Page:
Forge Biologics is Manufacturing Gene Therapies for Patients with Genetic Diseases

How the Columbus biotech company’s manufacturing tech, scale, and facility is revolutionizing the gene therapy industry

Forge Biologics logo overlaid on an image of a doctor and child high-fiving

Scientists and researchers are hard at work to find treatments and cures for an estimated 300 million people worldwide who live with a rare disease. For many of those who suffer from a rare disease, there are no available treatments, and many diseases receive little research and manufacturing attention. Columbus-based manufacturing and therapeutics expert Forge Biologics is helping to solve that problem by expanding access to life-saving gene therapies.

“I’ve been in the gene therapy industry since the late ‘90s,” CEO, President, and Co-Founder Tim Miller, Ph.D. said. “There’s not always a lot of hope out there for patients who have been diagnosed with a rare genetic disease, so many of us go into this industry with a strong therapeutic development background where manufacturing was secondary. Now that science has caught up with therapeutic needs, a lot of our work focuses on how to manufacture at scale to treat dozens to hundreds of patients.”

The basis of Forge’s manufacturing strategy is a genetically modified, non-pathogenic virus. The company takes an adeno-associated virus or AAV and removes any harmful material. The AAV is then used as a delivery vehicle to administer gene therapies to patients who have been diagnosed with a rare genetic disease.

“For example, kids who were born with Krabbe disease have malfunctions in the Krabbe gene,” Dr. Miller said. “We put the correct functioning copy of the gene into the modified virus and that’s what’s administered to patients. To get there, you need plasmid DNA, which is a starting material to make the virus. So, we brought plasmid manufacturing in-house to serve end-to-end capabilities. First you make plasmids, then you use them to make AAV, then that gets put into patients.”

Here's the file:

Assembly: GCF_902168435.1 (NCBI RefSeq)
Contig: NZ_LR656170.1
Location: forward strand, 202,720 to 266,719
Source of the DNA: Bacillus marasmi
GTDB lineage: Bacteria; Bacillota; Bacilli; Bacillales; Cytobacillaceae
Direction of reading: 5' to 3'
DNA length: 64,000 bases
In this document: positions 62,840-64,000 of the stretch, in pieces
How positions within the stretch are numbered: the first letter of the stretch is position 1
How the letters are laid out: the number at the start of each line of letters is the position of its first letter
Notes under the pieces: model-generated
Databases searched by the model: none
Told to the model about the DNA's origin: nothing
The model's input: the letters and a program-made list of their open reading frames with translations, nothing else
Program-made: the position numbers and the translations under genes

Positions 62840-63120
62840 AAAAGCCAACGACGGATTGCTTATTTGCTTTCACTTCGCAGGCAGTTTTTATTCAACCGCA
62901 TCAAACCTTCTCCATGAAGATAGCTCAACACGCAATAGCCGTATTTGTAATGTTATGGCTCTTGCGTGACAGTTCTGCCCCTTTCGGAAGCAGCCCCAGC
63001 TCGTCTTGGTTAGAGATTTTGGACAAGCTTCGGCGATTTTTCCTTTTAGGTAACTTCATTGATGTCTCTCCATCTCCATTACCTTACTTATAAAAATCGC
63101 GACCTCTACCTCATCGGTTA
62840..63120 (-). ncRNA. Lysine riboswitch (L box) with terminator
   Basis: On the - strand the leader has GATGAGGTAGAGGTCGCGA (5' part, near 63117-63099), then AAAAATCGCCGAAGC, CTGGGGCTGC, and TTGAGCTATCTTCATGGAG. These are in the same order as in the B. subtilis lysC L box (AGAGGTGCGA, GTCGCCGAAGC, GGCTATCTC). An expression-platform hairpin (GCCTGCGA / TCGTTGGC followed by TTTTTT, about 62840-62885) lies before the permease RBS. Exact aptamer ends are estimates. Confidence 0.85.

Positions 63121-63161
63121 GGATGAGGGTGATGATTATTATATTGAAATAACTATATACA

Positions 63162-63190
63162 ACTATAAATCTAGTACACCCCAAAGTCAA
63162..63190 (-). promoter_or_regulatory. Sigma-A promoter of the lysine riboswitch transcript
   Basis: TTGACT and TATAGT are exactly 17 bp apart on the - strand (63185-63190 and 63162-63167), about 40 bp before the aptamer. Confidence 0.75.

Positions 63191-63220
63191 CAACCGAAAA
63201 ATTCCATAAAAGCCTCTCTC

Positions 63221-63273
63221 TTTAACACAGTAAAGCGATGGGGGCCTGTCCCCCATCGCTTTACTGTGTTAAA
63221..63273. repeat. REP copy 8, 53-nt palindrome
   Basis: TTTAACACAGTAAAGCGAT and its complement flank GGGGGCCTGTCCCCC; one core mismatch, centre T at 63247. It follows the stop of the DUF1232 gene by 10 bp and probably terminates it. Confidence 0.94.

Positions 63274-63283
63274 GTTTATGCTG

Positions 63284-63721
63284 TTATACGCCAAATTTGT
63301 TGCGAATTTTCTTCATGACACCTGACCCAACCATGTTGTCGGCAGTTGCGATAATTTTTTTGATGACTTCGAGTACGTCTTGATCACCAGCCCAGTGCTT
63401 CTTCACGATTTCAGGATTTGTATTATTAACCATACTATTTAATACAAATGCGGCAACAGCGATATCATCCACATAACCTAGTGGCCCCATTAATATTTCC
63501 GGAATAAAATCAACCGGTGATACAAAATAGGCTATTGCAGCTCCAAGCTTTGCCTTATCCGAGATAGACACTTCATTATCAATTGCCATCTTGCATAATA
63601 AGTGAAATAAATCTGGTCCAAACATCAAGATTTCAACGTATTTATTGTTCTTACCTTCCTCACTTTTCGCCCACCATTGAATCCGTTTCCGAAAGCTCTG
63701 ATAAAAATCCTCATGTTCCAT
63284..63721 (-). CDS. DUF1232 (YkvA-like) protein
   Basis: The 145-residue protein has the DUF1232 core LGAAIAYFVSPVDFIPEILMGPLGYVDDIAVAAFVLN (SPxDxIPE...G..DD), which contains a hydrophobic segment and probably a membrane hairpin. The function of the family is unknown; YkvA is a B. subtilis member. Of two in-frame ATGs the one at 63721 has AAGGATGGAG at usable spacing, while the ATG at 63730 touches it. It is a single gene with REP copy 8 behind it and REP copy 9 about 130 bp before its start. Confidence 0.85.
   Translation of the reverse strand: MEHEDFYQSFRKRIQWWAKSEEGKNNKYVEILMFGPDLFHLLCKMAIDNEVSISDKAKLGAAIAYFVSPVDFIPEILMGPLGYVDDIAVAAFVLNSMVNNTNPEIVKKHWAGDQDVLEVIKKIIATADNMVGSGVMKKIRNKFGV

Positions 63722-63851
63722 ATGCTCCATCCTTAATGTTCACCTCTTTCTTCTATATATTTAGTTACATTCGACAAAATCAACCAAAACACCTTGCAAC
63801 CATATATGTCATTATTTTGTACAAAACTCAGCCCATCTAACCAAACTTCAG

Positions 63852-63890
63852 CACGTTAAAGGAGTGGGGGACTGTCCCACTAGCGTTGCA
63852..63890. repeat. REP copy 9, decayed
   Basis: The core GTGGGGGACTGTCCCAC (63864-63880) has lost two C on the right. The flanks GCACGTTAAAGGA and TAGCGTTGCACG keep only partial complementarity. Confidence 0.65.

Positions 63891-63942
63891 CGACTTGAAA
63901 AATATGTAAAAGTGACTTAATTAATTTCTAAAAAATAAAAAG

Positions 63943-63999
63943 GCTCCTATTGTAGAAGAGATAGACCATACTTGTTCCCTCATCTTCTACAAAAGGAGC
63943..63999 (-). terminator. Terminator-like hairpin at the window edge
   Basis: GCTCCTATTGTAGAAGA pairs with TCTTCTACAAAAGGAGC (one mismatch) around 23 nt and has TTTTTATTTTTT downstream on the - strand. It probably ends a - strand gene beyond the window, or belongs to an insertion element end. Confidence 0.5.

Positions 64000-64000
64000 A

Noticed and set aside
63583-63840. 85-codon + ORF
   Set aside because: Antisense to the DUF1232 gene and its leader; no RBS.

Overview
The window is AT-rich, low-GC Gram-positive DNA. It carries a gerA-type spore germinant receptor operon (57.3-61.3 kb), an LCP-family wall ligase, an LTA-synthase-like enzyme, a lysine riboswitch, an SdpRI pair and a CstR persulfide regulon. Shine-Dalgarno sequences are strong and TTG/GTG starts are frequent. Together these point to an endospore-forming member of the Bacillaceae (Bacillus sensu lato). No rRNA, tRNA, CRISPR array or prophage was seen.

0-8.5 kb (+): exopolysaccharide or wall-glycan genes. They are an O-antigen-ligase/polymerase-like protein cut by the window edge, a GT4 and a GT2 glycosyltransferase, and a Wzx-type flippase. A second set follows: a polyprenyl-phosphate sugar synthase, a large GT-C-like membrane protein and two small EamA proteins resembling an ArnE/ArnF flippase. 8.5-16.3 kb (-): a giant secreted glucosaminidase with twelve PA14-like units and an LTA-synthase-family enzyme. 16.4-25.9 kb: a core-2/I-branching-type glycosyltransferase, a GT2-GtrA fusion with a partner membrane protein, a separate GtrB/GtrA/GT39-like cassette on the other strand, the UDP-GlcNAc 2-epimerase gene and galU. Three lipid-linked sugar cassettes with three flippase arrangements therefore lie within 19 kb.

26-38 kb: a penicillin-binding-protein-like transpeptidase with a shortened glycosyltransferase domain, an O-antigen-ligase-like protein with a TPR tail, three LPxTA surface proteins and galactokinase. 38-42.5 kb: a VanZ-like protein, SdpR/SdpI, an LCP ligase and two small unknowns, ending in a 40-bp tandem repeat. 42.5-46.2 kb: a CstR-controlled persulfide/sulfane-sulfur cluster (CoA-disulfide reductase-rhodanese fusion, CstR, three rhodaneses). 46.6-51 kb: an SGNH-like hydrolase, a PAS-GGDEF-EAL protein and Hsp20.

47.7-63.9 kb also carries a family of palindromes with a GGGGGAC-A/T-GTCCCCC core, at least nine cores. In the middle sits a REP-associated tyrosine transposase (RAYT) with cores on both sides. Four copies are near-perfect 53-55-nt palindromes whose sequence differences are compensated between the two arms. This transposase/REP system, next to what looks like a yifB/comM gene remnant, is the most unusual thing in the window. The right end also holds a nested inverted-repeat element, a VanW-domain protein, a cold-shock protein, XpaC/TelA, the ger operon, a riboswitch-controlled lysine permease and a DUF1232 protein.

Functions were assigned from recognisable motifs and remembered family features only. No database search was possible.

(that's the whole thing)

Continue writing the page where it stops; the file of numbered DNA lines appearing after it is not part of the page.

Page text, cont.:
As more and more gene therapies are approved by regulators, Forge is actively working to scale their production capabilities to keep up with increasing demand. The company wants to further build out its facilities and expand its offerings to gene therapies outside AAV manufacturing, while making a global impact.

“We’ve seen the power of what even one injection of a gene therapy can do to improve a patient’s life,” he said. “Forge is scaling this technology to a point that nobody else has done in the world. With that capacity, we have the potential to treat a lot more patients. We’re scaling 5,000-liter bioreactors right now, and we’re excited in 2023 to roll out some of our data to the industry and our colleagues to show that you can scale to that size. It’s really going to be a game changer for Forge and our clients.”

Part of that expansion is the Hearth, a 200,000-square-foot facility Forge has built that has 20 clean room suites and multiple bioreactors. The ambitious project is further proof of the company’s far-reaching goals and desire for global expansion of their technology. And as Forge scales its business to meet those goals, the startup is passionate about how it can continue to make an impact for local Ohio industry.

“We’ve seen a lot of growth in the biotech ecosystem in Ohio,” Dr. Miller said. “There’s been a lot of support from the state legislature for manufacturing initiatives and for biotech overall, especially with Ohio Life Sciences supporting the biotech and pharma industries. We see Ohio as a center for excellence in the Midwest, and we’re excited to think about how Forge in Columbus is helping to build the greater biotechnology community and providing hope in the heartland.”

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